Today my post on genre appeared at Faber Academy's Weekend Read. Here's an excerpt:
‘Nothing odd will do long…’ said Doctor Johnson; and you might think this a point well made, except that he went on to say, ‘…Tristram Shandy did not last.’
Because contrary to the good doctor’s words, Lawrence Sterne’s loopy, fractured masterpiece Tristram Shandywent on to prove itself one of history’s great slow-burners. Over the years, we’ve come to recognise its brilliance, profundity and wit, and it’s now seen as one of the defining works of the novel form. It had intertextual play and formal experiment down pat a couple of centuries before the sixties’ avant-garde came along and ‘invented’ them.
Colours to the mast, I love Tristram Shandy. As a reader, I’ve always gravitated to books that achieve such feats of genre-bending originality, that maintain a playfulness and formal dexterity while saying something profound about the world. And as Tristram Shandy proves, quirky doesn’t always equal niche. Vernon God Little; American Gods; Infinite Jest: some of the great popular successes of contemporary publishing, too, have defied categorisation. Which is why it’s a shame that publishing – like music, movies or any other creative industry – is so concerned with categories. It’s easy to see why: publishing is a market like any other. It’s easier and lower-risk to sell a book if you can position it as a little bit like that other book that did so well last season. In a market like this, you can to a large extent judge a book by its cover, because covers are designed to signal to buyers all the other books this particular book is like.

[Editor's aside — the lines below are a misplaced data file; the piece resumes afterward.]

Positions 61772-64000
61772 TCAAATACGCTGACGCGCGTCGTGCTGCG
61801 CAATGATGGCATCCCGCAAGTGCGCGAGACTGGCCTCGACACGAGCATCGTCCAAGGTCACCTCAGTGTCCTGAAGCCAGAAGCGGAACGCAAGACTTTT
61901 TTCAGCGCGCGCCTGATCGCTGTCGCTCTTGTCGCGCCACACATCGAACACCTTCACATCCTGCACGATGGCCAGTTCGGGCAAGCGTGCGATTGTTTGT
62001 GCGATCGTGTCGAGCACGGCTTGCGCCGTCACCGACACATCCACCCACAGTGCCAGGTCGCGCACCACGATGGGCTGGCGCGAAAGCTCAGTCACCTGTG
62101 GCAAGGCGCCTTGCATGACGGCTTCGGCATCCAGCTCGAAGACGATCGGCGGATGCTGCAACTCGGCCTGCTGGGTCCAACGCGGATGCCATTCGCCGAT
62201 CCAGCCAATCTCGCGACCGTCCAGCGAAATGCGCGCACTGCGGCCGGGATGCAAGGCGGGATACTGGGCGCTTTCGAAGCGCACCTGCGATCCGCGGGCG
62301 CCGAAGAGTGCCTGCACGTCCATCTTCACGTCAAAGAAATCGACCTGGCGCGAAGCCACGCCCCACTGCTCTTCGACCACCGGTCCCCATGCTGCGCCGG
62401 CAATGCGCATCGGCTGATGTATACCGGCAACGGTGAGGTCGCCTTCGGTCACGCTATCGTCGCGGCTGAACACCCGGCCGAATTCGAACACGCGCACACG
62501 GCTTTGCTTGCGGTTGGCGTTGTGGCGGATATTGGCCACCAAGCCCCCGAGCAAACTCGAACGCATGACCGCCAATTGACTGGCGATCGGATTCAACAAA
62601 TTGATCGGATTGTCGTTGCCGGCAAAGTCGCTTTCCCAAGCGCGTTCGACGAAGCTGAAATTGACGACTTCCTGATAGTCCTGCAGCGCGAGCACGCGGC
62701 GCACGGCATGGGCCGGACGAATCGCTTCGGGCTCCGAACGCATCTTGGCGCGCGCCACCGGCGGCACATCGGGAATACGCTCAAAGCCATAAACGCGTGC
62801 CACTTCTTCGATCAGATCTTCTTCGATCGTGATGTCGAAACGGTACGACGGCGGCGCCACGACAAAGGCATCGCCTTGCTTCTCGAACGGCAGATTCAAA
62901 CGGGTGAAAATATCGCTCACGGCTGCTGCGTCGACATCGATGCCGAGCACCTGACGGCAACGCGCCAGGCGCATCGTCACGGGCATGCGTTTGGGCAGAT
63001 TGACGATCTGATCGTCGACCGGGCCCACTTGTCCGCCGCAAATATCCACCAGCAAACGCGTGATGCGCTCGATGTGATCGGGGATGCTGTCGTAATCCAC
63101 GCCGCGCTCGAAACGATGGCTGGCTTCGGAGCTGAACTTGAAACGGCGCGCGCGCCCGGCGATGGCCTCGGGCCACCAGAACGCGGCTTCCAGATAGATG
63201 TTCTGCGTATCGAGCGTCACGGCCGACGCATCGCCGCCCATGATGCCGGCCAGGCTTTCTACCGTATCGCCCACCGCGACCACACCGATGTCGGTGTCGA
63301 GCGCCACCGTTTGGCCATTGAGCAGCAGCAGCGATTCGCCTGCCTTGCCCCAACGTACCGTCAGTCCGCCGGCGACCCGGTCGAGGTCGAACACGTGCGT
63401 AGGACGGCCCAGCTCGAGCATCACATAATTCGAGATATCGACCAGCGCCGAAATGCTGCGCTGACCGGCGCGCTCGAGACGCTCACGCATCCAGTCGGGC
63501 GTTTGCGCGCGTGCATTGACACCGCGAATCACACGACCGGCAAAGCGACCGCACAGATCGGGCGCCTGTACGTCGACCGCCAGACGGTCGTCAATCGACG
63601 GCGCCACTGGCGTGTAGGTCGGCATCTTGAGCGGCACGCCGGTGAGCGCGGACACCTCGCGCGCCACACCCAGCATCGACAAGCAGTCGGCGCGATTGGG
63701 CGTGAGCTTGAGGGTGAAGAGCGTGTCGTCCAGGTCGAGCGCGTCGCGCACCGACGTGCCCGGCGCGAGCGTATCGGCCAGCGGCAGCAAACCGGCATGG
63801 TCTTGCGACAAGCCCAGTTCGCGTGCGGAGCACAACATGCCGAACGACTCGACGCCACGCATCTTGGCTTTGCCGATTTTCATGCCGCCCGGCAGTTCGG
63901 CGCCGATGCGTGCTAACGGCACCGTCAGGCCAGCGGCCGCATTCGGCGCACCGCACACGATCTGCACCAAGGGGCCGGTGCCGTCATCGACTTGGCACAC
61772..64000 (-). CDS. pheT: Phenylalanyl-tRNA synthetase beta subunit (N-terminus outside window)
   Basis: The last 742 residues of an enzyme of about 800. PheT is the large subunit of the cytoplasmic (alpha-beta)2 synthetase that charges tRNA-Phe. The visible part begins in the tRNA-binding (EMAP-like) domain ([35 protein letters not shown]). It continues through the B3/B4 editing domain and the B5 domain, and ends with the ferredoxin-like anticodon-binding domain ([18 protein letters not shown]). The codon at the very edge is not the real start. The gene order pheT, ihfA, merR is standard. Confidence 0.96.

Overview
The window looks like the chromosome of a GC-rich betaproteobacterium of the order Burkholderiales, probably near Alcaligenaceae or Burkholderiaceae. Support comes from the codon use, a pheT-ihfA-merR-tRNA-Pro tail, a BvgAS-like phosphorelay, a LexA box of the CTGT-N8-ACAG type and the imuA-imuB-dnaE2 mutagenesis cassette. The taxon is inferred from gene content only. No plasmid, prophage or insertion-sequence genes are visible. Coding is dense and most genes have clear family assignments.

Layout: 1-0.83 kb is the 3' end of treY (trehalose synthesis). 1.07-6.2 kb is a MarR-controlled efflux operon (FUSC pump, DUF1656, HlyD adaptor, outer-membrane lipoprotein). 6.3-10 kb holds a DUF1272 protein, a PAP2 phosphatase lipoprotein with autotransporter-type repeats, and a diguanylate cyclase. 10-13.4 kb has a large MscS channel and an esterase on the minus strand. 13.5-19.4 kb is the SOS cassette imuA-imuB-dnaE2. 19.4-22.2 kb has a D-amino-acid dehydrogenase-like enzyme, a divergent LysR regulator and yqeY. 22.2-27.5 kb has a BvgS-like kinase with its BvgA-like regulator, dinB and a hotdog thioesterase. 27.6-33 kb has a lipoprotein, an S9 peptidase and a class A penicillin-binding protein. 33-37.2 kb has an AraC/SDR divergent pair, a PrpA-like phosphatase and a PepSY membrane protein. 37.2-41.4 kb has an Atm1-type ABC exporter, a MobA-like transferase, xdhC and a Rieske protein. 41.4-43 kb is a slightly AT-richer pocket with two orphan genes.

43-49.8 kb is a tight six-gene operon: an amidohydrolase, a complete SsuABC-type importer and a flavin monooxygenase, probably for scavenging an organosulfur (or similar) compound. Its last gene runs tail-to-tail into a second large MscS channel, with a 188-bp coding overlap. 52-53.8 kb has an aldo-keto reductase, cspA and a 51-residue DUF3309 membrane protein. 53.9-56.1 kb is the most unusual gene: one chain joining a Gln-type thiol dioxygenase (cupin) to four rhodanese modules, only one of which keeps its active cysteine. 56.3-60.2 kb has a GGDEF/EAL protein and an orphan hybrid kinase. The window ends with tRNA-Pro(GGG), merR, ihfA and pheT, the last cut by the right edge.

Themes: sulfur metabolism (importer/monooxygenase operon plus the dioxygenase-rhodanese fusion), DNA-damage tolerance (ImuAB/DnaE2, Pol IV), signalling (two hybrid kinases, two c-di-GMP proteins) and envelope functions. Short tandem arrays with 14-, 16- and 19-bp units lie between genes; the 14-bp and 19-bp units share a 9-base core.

...read on at Faber Academy.